"I hadn't really slept in the hospital, so I was exhausted and the third day is when the baby blues tend to kick in," the mum-of-two told Hello! Magazine.
"It was also the day my milk came in, but I couldn't get Tadhg to latch on. I had a bit of a meltdown, sobbing, 'It's only been three days, I feel like such a failure."'
Una said that after expressing three ounces of milk she felt instant relief, adding that she doesn't think new mums should be put under any pressure to breastfeed.
"No woman should ever feel pressured or that she is a failure if she doesn't breastfeed. But just for the purity of that bond you feel with your baby, I'd say to any new mum, 'Just try it'," she said.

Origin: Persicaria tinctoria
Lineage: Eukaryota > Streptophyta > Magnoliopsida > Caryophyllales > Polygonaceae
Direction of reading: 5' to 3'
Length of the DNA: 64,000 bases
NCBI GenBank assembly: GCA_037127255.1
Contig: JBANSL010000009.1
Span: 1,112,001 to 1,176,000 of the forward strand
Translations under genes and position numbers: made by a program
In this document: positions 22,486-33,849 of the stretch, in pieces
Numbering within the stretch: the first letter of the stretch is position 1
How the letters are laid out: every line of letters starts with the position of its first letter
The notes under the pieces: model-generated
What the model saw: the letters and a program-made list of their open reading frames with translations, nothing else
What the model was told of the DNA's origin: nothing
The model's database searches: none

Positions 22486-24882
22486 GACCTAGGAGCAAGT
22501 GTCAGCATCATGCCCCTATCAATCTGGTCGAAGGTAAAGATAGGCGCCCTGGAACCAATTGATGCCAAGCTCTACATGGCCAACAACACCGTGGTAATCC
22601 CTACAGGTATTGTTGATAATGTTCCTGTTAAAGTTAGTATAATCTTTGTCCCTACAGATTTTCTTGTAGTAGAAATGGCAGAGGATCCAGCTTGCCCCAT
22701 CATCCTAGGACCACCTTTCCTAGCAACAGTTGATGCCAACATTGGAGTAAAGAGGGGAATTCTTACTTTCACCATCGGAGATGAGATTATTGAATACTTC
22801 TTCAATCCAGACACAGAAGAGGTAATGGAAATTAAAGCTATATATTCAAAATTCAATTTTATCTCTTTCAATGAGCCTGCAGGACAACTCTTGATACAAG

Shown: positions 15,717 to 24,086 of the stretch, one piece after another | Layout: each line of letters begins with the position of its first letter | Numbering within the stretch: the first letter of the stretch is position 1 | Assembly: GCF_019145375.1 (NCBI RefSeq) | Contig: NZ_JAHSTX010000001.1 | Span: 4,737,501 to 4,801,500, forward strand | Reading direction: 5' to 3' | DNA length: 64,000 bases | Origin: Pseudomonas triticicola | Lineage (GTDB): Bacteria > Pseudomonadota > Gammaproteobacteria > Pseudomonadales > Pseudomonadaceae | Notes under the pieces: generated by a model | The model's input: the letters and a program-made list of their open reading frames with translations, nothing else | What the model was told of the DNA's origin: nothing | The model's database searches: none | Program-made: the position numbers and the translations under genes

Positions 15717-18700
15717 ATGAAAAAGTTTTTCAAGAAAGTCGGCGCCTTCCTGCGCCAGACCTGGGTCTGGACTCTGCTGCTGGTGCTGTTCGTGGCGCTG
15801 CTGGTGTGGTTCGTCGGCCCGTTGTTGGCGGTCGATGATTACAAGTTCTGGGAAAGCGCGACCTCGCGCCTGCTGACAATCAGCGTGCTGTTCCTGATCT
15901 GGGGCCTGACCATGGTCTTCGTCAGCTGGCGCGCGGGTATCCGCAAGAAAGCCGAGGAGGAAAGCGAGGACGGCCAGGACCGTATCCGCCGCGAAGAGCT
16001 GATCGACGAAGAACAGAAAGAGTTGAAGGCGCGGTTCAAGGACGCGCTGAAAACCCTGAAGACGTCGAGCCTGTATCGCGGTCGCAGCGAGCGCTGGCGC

Una and Ben also explained their reasoning behind choosing the traditional Irish baby name: Tadhg – pronounced Tai-g.
Ben said: "We were going over names for ages and I'd suggested Ty, which I really liked, when Una said, 'There's an Irish name that's very similar.' As soon as she said it, I thought, 'That's cool.' With Una being Irish and Aoife having a traditional Irish name, it seemed fitting."
Una added: "Tadhg is quite common in Ireland so when people go on about how hard it is to match the pronunciation with the spelling, I say 'Just think, every time you say it, you're learning a new language and culture because you're speaking a bit of Gaelic."
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